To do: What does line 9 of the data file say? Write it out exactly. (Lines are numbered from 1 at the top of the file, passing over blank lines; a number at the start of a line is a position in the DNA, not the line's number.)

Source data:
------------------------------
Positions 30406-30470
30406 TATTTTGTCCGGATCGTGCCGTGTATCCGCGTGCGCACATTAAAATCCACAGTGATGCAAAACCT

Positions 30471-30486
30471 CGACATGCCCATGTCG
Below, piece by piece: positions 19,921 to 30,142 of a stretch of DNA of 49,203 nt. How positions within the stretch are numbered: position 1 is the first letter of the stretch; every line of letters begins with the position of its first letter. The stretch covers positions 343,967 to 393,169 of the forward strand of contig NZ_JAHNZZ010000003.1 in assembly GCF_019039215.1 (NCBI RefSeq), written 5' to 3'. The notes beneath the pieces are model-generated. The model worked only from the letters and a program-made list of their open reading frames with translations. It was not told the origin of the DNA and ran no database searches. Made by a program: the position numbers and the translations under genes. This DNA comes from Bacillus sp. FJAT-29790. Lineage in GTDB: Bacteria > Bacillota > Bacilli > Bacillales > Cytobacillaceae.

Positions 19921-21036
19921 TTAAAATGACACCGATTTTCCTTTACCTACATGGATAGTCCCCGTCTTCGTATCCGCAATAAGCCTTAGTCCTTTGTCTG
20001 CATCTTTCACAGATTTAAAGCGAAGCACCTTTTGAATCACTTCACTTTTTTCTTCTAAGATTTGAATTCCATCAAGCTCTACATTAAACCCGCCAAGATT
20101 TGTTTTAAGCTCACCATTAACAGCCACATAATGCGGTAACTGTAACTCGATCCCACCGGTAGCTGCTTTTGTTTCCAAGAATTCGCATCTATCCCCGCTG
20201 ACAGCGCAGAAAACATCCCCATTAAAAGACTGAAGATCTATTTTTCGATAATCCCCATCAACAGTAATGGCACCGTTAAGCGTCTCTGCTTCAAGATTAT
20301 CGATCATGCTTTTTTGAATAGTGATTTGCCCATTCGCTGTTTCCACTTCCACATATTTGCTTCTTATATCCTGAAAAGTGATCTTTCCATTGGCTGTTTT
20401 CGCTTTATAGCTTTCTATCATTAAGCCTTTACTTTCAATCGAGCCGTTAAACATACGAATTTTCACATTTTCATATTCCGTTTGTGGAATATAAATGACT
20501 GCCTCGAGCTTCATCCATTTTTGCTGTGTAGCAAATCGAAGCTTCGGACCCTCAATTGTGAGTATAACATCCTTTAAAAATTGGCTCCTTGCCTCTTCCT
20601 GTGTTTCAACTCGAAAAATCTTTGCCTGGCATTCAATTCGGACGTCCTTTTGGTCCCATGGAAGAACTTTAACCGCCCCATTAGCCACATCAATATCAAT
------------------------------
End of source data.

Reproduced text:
20101 TGTTTTAAGCTCACCATTAACAGCCACATAATGCGGTAACTGTAACTCGATCCCACCGGTAGCTGCTTTTGTTTCCAAGAATTCGCATCTATCCCCGCTG